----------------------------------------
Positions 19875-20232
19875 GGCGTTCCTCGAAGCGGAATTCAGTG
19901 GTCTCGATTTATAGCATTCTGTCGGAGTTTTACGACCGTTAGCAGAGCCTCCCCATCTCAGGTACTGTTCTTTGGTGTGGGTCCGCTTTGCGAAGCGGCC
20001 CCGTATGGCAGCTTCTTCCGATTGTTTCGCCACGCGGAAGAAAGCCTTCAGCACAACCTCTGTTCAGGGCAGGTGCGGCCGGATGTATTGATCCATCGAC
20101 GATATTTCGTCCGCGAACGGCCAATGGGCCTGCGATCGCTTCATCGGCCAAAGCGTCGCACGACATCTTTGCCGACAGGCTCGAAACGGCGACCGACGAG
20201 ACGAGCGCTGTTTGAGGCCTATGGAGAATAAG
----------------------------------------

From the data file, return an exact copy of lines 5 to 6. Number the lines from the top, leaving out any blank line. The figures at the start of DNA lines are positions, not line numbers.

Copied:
20101 GATATTTCGTCCGCGAACGGCCAATGGGCCTGCGATCGCTTCATCGGCCAAAGCGTCGCACGACATCTTTGCCGACAGGCTCGAAACGGCGACCGACGAG
20201 ACGAGCGCTGTTTGAGGCCTATGGAGAATAAG